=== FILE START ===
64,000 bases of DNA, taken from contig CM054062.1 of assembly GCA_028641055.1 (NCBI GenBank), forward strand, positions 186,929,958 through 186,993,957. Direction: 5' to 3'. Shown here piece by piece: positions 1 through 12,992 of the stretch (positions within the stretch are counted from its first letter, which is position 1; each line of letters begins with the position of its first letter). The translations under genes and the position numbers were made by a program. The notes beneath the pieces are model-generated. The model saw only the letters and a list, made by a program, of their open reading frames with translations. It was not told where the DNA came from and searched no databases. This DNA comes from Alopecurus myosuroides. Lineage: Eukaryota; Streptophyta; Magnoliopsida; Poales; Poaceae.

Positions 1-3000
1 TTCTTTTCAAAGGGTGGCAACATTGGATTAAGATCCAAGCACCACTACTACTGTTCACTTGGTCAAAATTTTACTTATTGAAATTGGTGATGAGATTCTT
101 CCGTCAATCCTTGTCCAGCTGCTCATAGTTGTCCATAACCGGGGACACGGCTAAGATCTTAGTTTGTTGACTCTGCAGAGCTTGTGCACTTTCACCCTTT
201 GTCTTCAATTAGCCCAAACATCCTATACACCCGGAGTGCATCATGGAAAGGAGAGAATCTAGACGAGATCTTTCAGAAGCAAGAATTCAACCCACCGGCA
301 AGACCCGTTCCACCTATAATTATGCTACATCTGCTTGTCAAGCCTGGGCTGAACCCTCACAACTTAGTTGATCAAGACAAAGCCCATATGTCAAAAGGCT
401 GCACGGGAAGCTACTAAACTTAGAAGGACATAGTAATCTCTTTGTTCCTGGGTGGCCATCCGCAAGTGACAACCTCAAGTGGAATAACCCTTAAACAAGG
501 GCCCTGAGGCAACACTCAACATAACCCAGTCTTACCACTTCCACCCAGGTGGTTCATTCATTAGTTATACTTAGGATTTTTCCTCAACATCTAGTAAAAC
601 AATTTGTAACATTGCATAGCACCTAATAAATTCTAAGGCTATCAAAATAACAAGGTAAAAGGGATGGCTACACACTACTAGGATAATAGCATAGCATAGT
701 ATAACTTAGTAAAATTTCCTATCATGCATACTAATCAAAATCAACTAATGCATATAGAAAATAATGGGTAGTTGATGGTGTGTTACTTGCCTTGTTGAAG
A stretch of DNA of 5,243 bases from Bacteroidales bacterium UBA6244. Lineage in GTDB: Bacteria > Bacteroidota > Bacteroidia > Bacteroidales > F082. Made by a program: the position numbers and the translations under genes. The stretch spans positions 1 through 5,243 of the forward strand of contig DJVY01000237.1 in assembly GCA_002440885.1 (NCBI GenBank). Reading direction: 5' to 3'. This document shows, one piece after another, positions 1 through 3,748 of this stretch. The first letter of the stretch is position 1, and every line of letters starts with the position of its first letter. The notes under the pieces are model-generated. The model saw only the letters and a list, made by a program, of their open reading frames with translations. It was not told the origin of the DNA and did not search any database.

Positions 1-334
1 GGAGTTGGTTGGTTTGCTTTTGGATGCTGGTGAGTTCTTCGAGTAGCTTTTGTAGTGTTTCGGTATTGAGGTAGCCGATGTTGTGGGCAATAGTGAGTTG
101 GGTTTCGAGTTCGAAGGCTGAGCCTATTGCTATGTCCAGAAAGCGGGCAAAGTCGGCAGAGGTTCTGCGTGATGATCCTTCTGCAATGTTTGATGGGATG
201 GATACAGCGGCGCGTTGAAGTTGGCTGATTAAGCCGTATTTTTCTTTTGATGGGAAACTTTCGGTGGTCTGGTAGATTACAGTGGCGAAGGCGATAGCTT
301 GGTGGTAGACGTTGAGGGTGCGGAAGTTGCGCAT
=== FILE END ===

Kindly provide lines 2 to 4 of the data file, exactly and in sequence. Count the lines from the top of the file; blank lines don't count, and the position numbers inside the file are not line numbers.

Positions 1-3000
1 TTCTTTTCAAAGGGTGGCAACATTGGATTAAGATCCAAGCACCACTACTACTGTTCACTTGGTCAAAATTTTACTTATTGAAATTGGTGATGAGATTCTT
101 CCGTCAATCCTTGTCCAGCTGCTCATAGTTGTCCATAACCGGGGACACGGCTAAGATCTTAGTTTGTTGACTCTGCAGAGCTTGTGCACTTTCACCCTTT